Momentum, reaction, intercession, change. My awareness of that moment clung like a cold rivet in the heart of the warm weeks to follow. Our course through the Bahamas toward Miami was as idyllic as the storm had been frightening: escorts of leaping dolphins, silver skittering sheets of flying fish, nights when the ship’s wake and bow waves were neon with fluorescing plankton under a star-thick sky, as though the Santo Antonio had been brandished to paint an aurora borealis.

That was power, too, that beauty, and I recall it whenever I hear of the ocean being despoiled. A decade after my Caribbean journeys, a high-school friend of mine named Steve Callahan had his sloop struck by a whale and sunk off the Canary Islands. By a miracle he survived, floating for months in a rubber raft across the Atlantic to rescue in the Caribbean. The tale he related to me (he also wrote a book about it: Adrift) nominates him as a metaphor for the subject of this issue of Mother Jones: a starving man lost in the earth’s most bountiful wilderness, its surface littered league after interminable league with the bobbing detritus of mass consumption, floating Styrofoam containers for takeout fast food.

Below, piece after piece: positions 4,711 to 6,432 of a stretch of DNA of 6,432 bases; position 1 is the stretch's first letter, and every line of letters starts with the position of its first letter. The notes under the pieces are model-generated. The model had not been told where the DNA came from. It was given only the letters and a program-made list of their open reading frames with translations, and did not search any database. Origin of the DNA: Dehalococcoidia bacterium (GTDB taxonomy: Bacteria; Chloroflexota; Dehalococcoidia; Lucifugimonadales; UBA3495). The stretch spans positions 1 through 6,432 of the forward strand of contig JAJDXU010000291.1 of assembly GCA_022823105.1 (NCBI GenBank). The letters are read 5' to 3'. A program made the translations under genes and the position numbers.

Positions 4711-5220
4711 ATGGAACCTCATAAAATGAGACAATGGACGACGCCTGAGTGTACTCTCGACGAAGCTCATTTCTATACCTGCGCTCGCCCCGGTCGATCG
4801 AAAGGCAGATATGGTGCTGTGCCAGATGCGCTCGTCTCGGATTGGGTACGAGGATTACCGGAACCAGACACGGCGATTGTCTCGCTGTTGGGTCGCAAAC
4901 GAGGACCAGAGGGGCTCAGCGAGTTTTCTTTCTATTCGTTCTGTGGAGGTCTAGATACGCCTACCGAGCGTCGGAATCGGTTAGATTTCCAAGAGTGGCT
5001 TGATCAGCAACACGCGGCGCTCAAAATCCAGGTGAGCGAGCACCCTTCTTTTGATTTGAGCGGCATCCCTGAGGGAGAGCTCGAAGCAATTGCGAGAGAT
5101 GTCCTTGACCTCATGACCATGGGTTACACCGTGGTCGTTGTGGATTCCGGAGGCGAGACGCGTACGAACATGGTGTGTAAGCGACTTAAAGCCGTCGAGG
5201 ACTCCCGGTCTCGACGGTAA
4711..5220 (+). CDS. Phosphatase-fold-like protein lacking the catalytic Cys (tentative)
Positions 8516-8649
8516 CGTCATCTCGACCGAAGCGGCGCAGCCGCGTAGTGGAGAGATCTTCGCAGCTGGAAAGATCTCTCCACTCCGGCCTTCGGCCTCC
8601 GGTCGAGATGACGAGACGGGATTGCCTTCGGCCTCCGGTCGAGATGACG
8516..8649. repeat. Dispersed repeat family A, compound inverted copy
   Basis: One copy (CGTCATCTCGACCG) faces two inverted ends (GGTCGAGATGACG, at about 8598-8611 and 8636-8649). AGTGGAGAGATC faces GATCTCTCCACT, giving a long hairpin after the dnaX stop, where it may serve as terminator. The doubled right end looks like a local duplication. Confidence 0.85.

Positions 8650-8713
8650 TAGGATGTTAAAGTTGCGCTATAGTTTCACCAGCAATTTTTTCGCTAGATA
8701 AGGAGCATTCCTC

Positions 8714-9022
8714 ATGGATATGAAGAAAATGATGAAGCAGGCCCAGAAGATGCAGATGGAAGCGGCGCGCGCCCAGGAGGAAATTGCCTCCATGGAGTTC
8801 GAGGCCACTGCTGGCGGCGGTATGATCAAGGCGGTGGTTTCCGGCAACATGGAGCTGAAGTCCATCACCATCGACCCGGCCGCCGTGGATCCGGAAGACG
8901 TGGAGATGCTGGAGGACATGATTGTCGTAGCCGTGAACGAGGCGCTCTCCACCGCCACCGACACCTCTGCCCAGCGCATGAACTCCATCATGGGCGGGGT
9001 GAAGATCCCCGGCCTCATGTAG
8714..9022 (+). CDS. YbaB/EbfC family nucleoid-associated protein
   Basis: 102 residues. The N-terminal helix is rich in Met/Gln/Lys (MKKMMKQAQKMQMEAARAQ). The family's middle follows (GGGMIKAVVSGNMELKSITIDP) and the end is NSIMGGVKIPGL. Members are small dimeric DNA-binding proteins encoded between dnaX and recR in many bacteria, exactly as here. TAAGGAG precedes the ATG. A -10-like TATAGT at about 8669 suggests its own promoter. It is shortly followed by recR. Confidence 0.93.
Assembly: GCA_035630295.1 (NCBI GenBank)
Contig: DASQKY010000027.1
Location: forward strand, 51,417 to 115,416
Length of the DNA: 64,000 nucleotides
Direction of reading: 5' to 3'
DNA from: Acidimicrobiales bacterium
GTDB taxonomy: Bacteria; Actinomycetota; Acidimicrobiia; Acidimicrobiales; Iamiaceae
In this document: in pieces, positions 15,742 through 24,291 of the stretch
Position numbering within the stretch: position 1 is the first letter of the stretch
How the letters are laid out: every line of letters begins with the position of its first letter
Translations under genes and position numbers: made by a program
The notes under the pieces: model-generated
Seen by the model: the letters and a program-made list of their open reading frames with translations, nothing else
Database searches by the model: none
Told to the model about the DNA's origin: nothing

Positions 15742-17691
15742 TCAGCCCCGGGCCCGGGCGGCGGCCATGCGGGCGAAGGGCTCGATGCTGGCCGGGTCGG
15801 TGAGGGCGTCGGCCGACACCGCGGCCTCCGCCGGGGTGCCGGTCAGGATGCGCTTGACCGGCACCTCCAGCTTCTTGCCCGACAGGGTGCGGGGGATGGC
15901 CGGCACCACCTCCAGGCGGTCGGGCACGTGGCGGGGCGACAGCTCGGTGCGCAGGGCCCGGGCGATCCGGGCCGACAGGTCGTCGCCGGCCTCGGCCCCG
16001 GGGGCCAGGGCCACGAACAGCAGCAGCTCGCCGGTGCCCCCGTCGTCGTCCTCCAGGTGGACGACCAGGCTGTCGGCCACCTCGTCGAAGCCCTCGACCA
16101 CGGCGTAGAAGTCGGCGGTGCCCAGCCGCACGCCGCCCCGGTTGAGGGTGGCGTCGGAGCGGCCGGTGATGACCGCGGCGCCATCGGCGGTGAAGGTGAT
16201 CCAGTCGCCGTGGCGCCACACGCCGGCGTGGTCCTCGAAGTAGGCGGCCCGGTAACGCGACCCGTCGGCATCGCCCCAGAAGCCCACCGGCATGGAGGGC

As Julia Whitty, Michael W. Robbins, and H. Bruce Franklin report in this issue, we are well along in the process of destroying that beneficent wilderness, and destroying, in the process, the ocean’s contribution to the health of our planet. Things would be bad enough if the problem were just overfishing, or chemical pollution, or climate change, or discarded consumer waste. But it is all those things and more, accumulating to an imminent tipping point in the ocean’s well-being that may reverse critical ocean currents, change the chemistry of seawater, replace teeming seas with dead zones, and leave the terrestrial world, too, forever altered, by mass starvation, new ice ages.

Oddly, for a species that usually errs out of hubris, we got here partly through misplaced humility: We assumed that the seas were bottomless and infinite, too magnificent to be injured by puny us. But we’ve reached the point in our evolution where we must reorient our comprehension of humanity’s power. As we learned with global warming, we have the ability to wreak havoc on the very balance of elements that makes our planet habitable. Re- dressing the problems besetting our oceans will require diplomacy grander than any ever practiced, enlisting every nation with a shoreline. But it must begin to be done. Global warming also taught us that the earth’s systems do not have to move rapidly to move inexorably, that once set in motion, they cannot be reversed on a dime. Between momentum and change lies reaction. That’s the physics we’re up against now. The pendulum swings. We await the interceding hand.